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Grist Hydrator

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Anyone here using a grist hydrator for their grain-in mashes?  I've never heard how (if?) the work with ground-to-a-flour-or-near-flour grain.

Edit: After wielding a bit of google fu perhaps the better question is to ask if anyone uses or has anecdotal (or otherwise) information on a Steele's masher.

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Near flour makes it tough to use standard grist hydrators. They are for grist, not microparticles, which can resist hydration for a variety of reasons to do with surface tension and static charge. 

But you can use a commercial high speed emulsifier. A used one will set you back $2500-4000. Yields usually improve, but it's another piece of equipment to maintain. If you are mashing over 500 gal a day, it might be worth the investment 

 

Dan 

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Our new mash cooker is 2500 liters which splashing at the manway is about 675 gallons.  At this point I don't believe either is in the budget. 

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I have a grist hydrator on my new mash cooker.  I don't know if it is ideal or not compared to an emulsifier, but it seems to work fine.  I have gotten some dough balls, but just at the side manway (might have been a bad idea to get one...) and quite minimal.  This is running at 2.5# per gallon on bourbon mash.  Pretty new system so I haven't run an other mash bills yet.  I have been feeding my grain in pretty slow right now though, so we will see as I go up to 30# per minute how it does.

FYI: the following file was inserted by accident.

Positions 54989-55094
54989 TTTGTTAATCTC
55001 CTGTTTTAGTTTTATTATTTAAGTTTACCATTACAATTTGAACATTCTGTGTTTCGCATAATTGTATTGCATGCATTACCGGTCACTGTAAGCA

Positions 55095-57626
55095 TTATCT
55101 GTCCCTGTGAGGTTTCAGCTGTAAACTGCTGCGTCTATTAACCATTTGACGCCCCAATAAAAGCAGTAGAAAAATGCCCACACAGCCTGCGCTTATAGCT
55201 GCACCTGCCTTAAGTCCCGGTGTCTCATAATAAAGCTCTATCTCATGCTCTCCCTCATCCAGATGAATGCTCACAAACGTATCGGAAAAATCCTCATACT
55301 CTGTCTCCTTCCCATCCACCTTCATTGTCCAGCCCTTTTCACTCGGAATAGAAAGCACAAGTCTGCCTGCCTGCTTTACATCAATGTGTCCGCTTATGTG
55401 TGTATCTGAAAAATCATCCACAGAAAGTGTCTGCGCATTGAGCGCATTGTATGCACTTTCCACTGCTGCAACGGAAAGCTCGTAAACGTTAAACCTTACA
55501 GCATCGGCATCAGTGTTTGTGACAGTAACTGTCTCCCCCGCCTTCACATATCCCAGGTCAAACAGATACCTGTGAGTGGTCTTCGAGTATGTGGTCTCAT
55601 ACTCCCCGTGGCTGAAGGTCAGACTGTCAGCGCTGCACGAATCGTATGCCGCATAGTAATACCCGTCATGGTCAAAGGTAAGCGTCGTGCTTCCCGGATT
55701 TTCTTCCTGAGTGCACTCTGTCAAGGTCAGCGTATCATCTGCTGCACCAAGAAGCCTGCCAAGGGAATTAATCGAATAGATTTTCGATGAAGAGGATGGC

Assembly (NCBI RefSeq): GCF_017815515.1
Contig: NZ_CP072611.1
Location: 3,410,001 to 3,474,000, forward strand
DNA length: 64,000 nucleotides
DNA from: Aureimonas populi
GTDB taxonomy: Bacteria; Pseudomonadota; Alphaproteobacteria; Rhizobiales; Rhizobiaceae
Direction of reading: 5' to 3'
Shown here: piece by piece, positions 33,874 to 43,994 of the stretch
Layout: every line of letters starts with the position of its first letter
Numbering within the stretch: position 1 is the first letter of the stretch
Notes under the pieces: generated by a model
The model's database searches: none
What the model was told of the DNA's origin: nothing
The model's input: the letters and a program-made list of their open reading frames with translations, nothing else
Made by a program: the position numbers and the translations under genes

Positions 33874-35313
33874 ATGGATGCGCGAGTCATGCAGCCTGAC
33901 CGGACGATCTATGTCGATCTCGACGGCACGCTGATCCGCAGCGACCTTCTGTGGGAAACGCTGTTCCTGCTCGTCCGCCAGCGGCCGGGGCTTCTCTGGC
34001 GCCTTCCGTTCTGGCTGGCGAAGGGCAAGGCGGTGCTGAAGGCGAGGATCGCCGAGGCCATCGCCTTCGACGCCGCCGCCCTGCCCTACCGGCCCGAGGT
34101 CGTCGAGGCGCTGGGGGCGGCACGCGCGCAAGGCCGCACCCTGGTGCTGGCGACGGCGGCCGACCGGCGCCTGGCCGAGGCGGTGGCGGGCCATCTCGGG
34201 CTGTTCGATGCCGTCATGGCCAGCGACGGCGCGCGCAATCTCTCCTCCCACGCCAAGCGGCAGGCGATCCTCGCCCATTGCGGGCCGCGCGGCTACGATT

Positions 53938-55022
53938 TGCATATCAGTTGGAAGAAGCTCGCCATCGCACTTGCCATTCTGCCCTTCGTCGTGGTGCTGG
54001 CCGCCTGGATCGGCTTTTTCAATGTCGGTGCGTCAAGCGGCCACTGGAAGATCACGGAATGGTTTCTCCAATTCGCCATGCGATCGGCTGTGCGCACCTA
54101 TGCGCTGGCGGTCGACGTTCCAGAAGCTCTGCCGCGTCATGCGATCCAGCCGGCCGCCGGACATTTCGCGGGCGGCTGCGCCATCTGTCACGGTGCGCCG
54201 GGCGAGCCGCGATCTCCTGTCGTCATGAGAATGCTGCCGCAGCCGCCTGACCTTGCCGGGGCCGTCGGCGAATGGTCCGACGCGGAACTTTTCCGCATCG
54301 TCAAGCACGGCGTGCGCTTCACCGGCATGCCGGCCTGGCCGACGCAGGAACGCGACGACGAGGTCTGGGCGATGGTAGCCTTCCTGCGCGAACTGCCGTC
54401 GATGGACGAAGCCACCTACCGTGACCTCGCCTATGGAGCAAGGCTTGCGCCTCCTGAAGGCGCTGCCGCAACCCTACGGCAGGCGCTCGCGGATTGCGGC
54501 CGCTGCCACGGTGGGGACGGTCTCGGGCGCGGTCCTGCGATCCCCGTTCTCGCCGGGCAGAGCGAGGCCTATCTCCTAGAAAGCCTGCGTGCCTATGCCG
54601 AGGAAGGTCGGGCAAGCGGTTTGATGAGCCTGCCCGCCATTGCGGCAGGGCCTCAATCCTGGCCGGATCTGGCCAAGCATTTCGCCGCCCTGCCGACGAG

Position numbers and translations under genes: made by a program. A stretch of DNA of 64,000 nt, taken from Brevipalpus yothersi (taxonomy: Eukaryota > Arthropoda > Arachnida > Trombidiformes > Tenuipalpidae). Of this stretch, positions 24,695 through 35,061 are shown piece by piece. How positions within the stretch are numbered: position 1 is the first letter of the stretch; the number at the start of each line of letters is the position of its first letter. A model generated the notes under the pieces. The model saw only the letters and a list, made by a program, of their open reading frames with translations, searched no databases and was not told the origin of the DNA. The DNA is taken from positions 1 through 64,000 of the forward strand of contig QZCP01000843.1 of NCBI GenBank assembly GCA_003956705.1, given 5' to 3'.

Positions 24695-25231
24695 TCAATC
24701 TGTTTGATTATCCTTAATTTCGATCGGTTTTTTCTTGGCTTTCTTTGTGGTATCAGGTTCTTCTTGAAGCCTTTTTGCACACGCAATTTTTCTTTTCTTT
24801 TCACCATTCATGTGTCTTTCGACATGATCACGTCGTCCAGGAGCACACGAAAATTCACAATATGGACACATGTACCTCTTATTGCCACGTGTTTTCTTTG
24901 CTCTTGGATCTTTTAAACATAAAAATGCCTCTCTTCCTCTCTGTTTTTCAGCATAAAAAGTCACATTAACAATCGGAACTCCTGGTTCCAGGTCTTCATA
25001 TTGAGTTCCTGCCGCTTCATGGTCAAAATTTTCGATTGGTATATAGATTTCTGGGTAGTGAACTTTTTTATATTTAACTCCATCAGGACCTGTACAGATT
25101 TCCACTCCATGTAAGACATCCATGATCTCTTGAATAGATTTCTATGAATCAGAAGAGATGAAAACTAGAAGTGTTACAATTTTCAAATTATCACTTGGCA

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Our plan is to make both single malt (lautered) and bourbon in the same cooker.  Looks like it's mash paddles for us.

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If you really are at "near flour," get one of those huge (almost joke size) ss whisks at a discount restaurant supply store. 

Works way better than flailing at mounds of floating flour with a canoe paddle :-)

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13 minutes ago, Natrat said:

If you really are at "near flour," get one of those huge (almost joke size) ss whisks at a discount restaurant supply store. 

Works way better than flailing at mounds of floating flour with a canoe paddle :-)

I'm glad I'm not the only one flailing with the canoe paddle.

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Safety tip: Do not use a whip (giant whisk) with your agitator running!

Any fiddly bits on an agitator may grab the wire and rip it out of your hands. Working in an industrial kitchen with open kettles, one managed to whip around and hit a guy in the head.

Cooking tip: Back and forth is more effective and easier on your wrist than stirring.

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